As the players came out onto the pitch to warm up, it was reported that up to 5,000 people were on the pitch in a dangerously overcrowded stadium. The players quickly retreated back into the changing rooms as the atmosphere turned uglier and uglier, and forty-five minutes after the appointed kick-off time the match was called off.  It was reported that the police were fairly indiscriminate in their use of force in breaking up the crowd. Remarkably – and most likely extremely fortuitously – only nine people were injured that day, including one who fell from St James Park’s Barrack Road Stand. The stand was reported to have almost collapsed under the pressure of the crowd, and was replaced five years later as part of a redevelopment that doubled the ground’s capacity to 60,000.

The aftermath of all of this was almost as chaotic as the Good Friday non-match itself. In spite of everything that happened that day, both clubs were back in action the very next day. Extraordinarily, Newcastle were at home against Sheffield Wednesday, grinding out a goalless draw, while Sunderland lost at Everton, the first of two successive defeats which allowed Liverpool right back into the title race. Away from the pitch, meanwhile, the fallout from the events of Good Friday were not insignificant. One Sunderland supporter brought a court case against the directors of Newcastle United because the match didn’t take place and lost. The £70 of legal expenses that said supporter incurred may not sound like a lot until we factor in inflation and, adjusted for that, these costs equate to almost £7,700 in today’s money. Newcastle also avoided censure from the FA after volunteering their share of the gate receipts from the match to local charities.

There was a further sting in the tail for Sunderland. Their last game of the season was the rescheduled match at St James Park, almost three weeks after the original had been scheduled. They won that by two goals to nil, but wins for Liverpool the following Saturday and Monday against Nottingham Forest and West Bromwich Albion respectively took the Football League Championship to Anfield for the first time. Sunderland would go one better the following season, but this would be the last time that the club would lift the title for eleven years. Newcastle United, meanwhile, would go on to win their first Football League Championship in 1905.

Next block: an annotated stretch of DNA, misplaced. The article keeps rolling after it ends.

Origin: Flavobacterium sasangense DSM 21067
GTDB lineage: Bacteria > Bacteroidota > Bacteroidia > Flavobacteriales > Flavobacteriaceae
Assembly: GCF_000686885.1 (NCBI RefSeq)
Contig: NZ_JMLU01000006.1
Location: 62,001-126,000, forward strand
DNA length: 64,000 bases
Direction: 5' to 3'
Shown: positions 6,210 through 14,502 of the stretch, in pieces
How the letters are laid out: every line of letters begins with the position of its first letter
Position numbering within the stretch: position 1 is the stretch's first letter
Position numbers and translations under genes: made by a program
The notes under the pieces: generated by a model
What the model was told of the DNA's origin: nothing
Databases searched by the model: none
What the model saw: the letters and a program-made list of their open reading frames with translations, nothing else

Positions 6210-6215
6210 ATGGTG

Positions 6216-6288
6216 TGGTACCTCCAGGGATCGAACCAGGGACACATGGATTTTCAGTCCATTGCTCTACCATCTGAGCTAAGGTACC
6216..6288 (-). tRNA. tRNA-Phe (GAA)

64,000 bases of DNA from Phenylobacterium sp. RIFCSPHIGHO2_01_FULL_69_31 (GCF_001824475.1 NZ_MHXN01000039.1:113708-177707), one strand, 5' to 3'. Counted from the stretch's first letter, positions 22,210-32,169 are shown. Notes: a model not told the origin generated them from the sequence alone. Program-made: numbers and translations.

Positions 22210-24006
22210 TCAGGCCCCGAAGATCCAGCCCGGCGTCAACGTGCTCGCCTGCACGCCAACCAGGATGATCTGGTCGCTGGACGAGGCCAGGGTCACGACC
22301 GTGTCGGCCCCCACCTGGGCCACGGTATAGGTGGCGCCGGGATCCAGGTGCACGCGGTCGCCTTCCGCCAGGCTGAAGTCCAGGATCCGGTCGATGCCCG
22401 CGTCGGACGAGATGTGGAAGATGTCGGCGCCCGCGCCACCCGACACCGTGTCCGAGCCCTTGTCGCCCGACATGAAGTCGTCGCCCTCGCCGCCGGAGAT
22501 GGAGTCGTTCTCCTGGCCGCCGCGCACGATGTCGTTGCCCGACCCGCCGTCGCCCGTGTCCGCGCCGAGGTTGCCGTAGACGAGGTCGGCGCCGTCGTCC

As with the vast majority of local derbies, the tug of war that is the Tyne-Wear derby is one that can never be definitively won either way. After one hundred and fifty-five meetings, the two clubs have won fifty-three each, with forty-nine draws and even relegation for one of these two clubs and survival for the other at the end of this season wouldn’t definitively settle it, because these rivalries can never be definitively won or lost. This is, put simply, not how they work. Two clubs with striped shirts, grand histories and currently existing in straitened circumstances may well look like two sides of the same coin to outsiders, but the supporters of both know better. And they have since at least Good Friday 1901.